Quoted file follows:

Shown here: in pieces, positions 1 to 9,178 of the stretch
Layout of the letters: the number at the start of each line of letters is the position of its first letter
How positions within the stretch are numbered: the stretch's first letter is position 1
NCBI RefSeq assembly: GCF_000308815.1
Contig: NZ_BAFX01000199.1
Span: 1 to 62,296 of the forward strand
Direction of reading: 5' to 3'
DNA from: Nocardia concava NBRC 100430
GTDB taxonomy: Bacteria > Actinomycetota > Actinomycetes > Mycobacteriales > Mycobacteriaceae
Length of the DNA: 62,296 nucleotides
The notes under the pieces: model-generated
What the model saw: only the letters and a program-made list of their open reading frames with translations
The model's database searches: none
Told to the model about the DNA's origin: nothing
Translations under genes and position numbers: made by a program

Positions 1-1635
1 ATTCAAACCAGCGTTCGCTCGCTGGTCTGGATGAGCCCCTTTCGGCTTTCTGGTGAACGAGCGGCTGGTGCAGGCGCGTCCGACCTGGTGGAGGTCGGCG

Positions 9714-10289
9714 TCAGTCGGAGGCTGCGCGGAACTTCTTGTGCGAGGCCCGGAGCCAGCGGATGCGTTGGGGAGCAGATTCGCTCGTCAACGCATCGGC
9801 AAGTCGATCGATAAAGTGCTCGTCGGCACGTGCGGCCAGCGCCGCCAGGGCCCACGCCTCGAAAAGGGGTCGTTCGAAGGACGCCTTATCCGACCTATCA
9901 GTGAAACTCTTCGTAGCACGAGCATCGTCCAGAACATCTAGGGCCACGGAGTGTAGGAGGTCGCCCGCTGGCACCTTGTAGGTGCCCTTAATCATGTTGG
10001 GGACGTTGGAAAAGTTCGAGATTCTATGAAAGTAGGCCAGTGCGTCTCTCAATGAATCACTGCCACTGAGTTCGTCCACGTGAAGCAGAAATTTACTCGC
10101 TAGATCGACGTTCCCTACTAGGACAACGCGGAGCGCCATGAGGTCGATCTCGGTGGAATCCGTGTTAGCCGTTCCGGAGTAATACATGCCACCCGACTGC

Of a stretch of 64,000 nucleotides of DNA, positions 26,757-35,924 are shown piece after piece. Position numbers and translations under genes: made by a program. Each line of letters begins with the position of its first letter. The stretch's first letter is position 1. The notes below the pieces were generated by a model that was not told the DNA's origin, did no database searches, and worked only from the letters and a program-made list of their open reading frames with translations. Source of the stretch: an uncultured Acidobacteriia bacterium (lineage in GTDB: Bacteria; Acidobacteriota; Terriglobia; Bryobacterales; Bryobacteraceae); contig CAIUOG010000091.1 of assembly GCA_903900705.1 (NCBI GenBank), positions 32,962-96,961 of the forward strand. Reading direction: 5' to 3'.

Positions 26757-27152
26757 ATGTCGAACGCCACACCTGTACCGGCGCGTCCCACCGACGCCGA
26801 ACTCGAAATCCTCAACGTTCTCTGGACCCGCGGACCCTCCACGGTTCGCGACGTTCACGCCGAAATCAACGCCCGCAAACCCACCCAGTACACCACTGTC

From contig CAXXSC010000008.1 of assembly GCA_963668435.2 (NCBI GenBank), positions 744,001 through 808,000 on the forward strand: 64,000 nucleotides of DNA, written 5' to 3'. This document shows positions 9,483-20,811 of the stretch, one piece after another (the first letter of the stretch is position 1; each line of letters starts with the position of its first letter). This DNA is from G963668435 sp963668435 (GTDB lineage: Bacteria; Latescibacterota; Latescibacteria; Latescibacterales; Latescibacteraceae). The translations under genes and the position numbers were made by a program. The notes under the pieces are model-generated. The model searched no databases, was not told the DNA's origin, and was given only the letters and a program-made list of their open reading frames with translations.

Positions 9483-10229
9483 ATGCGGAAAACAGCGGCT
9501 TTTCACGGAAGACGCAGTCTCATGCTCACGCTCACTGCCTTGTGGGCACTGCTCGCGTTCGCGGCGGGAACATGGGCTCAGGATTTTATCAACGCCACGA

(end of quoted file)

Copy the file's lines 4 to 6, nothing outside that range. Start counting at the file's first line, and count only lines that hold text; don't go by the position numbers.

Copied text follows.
NCBI RefSeq assembly: GCF_000308815.1
Contig: NZ_BAFX01000199.1
Span: 1 to 62,296 of the forward strand